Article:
The dark side of news business in India : documentary

Mumbai : Documenting the modus operandi of newspapers and television channels in soliciting advertisements in the garb of editorial content and earning huge amount of money in lieu was highlighted in a documentary screened here.

Organised by the Moneylife Foundation, the screening of “Brokering News” Friday evening was held to highlight the dark side of journalism replete with details on how news is bought and sold in print and electronic media by politicians, corporate houses, sportspersons and film personalities.

The 53-minute documentary is made by award winning documentary maker Umesh Aggarwal.

A former journalist, Aggrawal traces his career to the 1985 television show Newsline. He won a National Award for “The Whistle Blowers”, an investigative film on pesticides in bottled water and soft drinks, in 2007.

“Brokering News” packs in a lot of information and analysis in its narrative. Questions have been raised on the authenticity of news items which were, at that point in time, paid for with huge amounts.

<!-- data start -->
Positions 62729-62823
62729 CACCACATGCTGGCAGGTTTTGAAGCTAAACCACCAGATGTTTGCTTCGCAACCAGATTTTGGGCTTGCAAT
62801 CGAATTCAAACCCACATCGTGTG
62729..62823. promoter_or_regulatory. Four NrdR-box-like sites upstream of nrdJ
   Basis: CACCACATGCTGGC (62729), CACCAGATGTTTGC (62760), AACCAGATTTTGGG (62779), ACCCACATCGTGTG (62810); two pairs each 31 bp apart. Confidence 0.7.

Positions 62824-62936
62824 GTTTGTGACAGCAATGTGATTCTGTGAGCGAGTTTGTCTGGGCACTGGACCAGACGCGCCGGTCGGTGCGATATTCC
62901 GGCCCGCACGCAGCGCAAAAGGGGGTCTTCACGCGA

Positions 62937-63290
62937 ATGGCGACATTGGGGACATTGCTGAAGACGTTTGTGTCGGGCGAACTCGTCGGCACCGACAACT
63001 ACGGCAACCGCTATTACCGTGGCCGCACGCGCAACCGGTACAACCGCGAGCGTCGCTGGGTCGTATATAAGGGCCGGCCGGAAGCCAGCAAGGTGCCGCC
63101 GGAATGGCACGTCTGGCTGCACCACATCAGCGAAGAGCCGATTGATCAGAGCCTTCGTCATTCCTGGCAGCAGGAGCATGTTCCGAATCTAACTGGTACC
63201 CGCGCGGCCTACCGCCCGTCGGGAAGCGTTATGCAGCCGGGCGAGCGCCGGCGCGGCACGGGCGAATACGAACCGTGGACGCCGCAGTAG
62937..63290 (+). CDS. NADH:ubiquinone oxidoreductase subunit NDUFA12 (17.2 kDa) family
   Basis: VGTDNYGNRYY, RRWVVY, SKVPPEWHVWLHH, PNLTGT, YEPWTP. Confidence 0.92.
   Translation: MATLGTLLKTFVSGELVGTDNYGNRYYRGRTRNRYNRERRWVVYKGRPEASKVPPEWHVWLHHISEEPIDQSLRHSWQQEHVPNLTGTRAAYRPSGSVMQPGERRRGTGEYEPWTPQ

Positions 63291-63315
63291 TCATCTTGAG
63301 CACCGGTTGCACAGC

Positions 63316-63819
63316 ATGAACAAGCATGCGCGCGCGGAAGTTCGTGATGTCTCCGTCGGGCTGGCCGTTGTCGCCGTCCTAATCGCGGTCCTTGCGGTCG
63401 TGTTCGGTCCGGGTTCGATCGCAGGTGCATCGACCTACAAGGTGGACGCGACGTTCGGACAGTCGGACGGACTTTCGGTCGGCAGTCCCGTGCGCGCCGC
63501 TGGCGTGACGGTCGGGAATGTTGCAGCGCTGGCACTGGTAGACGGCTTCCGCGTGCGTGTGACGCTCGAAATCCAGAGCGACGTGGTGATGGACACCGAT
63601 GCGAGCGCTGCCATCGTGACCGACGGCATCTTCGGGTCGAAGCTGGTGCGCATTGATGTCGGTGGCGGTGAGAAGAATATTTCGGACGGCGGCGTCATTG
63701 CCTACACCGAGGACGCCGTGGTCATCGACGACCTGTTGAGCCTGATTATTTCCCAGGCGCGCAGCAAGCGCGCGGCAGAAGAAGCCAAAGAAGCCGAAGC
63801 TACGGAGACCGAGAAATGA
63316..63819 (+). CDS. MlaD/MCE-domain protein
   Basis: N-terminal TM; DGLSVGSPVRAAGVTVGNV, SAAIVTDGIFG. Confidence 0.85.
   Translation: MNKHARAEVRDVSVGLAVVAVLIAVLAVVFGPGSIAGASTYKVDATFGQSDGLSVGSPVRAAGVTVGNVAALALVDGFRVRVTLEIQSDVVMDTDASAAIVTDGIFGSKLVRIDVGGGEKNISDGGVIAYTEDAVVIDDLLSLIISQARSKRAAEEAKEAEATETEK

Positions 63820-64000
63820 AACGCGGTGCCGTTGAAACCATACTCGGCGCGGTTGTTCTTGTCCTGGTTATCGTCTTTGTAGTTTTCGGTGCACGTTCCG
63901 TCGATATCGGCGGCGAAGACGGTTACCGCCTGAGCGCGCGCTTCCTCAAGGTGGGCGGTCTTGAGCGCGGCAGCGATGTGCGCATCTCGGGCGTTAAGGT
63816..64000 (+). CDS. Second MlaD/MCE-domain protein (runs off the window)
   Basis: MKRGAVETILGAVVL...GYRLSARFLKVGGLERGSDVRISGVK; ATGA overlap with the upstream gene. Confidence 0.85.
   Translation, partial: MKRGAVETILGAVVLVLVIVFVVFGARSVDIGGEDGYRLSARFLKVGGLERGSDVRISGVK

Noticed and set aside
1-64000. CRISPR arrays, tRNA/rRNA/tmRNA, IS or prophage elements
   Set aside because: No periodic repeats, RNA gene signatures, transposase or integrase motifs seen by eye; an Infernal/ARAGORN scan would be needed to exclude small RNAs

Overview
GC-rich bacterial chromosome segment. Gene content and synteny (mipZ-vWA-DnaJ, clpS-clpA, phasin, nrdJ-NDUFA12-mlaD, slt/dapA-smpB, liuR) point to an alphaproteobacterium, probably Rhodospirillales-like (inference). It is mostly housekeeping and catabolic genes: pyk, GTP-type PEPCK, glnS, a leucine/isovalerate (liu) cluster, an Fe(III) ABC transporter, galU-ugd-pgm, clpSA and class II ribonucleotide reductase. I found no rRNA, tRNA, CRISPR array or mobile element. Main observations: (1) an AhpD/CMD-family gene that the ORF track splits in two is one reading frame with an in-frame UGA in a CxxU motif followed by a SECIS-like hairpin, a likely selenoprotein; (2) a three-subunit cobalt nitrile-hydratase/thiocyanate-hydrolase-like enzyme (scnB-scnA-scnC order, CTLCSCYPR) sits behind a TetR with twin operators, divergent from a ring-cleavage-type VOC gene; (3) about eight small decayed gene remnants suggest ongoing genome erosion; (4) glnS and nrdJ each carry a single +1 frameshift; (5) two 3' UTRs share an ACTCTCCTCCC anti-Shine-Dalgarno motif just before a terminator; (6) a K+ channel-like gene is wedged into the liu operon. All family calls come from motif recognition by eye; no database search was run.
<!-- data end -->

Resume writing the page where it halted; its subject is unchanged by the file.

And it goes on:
The film that unfolds like a thriller portrays a corrupt but powerful system where big money is at stake. It also includes an interview of a former journalist from Kurukshetra in north India who was allegedly asked by his publication to generate income through paid news during elections in 2009.

In the interview he is seen revealing various documents as proof. The narrative also unfurls another instance.

“What is one supposed to think when one article, extolling the virtues of a politician, is carried by three newspapers under three bylines,” asks Aggarwal.

“If the people who make news think of it as a commercial product, it is time to ask a few questions,” says Aggarwal.

“News paid for by candidates during assembly and parliamentary elections should be considered an electoral malpractice that will attract two-year imprisonment,” Chief Election Commissioner S.Y. Quraishi was quoted as saying in the documentary.

Also present at the screening were member of Press Council of India’s sub-committee set up to investigate paid news P.G. Thakurta, senior sports journalist Ayaz Memon, veteran entertainment journalist, editor and film reviewer Bhawana Somaaya and veteran business journalist Sucheta Dalal who responded to audience questions on the paid news phenomena.

The film also includes bits from television shows, photographs of different newspapers and snatches of interviews with eminent people in the media as well as editors to create a strong visual story.

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